sent; it defaults to sys.stderr.
        import linecache, traceback
        linecache.cache[dummy_src_name] = (len(self.src),

    def timeit(self, number=default_number):
        """Time 'number' executions of the main statement.

        To be precise, this executes the setup statement once, and
        then returns the time it takes to execute the main statement
        a number of times, as a float measured in seconds.  The
        argument is the number of times through the loop, defaulting
        to one million.  The main statement, the setup statement and
        the timer function to be used are passed to the constructor.
        if itertools:
            it = itertools.repeat(None, number)
            it = [None] * number
        gcold = gc.isenabled()
        timing = self.inner(it, self.timer)
        if gcold:
        return timing

    def repeat(self, repeat=default_repeat, number=default_number):
        """Call timeit() a few times.

        This is a convenience function that calls the timeit()
        repeatedly, returning a list of results.  The first argument
        specifies how many times to call timeit(), defaulting to 3;
        the second argument specifies the timer argument, defaulting
        to one million.

        Note: it's tempting to calculate mean and standard deviation
        from the result vector and report these.  However, this is not
        very useful.  In a typical case, the lowest value gives a
        lower bound for how fast your machine can run the given code
        snippet; higher values in the result vector are typically not
        caused by variability in Python's speed, but by other
        processes interfering with your timing accuracy.  So the min()
        of the result is probably the only number you should be
        interested in.  After that, you should look at the entire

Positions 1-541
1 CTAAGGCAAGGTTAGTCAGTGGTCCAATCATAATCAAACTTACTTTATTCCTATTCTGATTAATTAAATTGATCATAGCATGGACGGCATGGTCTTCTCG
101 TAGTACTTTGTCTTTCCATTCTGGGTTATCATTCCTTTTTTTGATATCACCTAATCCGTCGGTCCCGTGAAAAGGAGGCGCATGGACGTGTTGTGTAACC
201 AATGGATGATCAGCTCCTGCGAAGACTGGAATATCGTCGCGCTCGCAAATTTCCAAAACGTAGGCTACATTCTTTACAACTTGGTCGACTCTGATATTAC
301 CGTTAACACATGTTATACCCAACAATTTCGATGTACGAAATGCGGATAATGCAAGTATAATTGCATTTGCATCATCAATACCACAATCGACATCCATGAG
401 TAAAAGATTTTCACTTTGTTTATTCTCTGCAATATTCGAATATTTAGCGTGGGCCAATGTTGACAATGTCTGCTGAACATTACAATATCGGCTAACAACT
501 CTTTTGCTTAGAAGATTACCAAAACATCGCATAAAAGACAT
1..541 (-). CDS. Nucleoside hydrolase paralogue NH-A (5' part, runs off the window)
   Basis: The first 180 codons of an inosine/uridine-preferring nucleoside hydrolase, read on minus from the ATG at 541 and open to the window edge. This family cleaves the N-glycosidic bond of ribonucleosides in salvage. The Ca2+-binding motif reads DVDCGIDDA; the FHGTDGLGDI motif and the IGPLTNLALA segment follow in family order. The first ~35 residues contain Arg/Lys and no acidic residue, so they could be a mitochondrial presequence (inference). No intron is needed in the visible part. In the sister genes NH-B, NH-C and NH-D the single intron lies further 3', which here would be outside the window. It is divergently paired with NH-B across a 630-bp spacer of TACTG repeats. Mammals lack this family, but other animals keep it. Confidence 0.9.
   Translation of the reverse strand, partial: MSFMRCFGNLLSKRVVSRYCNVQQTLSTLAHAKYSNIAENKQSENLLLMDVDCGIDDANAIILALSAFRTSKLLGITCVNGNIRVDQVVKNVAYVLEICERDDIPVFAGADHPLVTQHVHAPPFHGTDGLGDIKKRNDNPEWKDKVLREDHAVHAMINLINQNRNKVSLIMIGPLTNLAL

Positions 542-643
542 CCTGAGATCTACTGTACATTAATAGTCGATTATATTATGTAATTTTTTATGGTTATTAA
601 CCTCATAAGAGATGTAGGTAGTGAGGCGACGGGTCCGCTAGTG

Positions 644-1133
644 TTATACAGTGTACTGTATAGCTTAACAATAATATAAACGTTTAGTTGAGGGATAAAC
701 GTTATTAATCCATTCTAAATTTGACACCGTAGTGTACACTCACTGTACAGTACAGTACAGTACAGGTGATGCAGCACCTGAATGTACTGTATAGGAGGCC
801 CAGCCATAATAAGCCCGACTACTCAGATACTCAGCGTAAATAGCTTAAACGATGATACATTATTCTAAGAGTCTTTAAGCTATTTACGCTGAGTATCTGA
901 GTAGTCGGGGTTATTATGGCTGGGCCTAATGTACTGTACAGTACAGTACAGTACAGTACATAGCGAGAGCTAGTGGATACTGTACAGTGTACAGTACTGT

vector and apply common sense rather than statistics.
        r = []
        for i in range(repeat):
            t = self.timeit(number)
        return r

def main(args=None):
    """Main program, used when run as a script.

    The optional argument specifies the command line to be parsed,
    defaulting to sys.argv[1:].

    The return value is an exit code to be passed to sys.exit(); it
    may be None to indicate success.

    When an exception happens during timing, a traceback is printed to
    stderr and the return value is 1.  Exceptions at other times
    (including the template compilation) are not caught.
    if args is None:
        args = sys.argv[1:]
    import getopt
        opts, args = getopt.getopt(args, "n:s:r:tcvh",
                                   ["number=", "setup=", "repeat=",
                                    "time", "clock", "verbose", "help"])
    except getopt.error, err:
        print err
        print "use -h/--help for command line help"
        return 2
    timer = default_timer
    stmt = "\n".join(args) or "pass"
    number = 0 # auto-determine
    setup = []
    repeat = default_repeat
    verbose = 0
    precision = 3
    for o, a in opts:
        if o in ("-n", "--number"):
            number = int(a)
        if o in ("-s", "--setup"):
        if o in ("-r", "--repeat"):
            repeat = int(a)
            if repeat <= 0:
                repeat = 1
        if o in ("-t", "--time"):
            timer = time.time
        if o in ("-c", "--clock"):
            timer = time.clock
        if o in ("-v", "--verbose"):
            if verbose:
                precision += 1
            verbose += 1
        if o in ("-h", "--help"):
            print __doc__,
            return 0
    setup = "\n".join(setup) or "pass"
    # Include the current directory, so that local imports work (sys.path
    # contains the directory of this script, rather than the current
    # directory)
    import os
    sys.path.insert(0, os.curdir)
    t = Timer(stmt, setup, timer)
    if number == 0:
        # determine number so that 0.2 <= total time < 2.0
        for i in range(1, 10):
            number = 10**i
                x = t.timeit(number)
                return 1
            if verbose:
                print "%d loops -> %.*g secs" % (number, precision, x)
            if x >= 0.2:
        r = t.repeat(repeat, number)
        return 1
    best = min(r)
    if verbose:
        print "raw times:", " ".join(["%.*g" % (precision, x) for x in r])
    print "%d loops," % number,
    usec = best * 1e6 / number
    if usec < 1000:
        print "best of %d: %.*g usec per loop" % (repeat, precision, usec)
        msec = usec / 1000
        if msec < 1000:
            print "best of %d: %.*g msec per loop" % (repeat, precision, msec)
            sec = msec / 1000
            print "best of %d: %.*g sec per loop" % (repeat, precision, sec)
    return None

if __name__ == "__main__":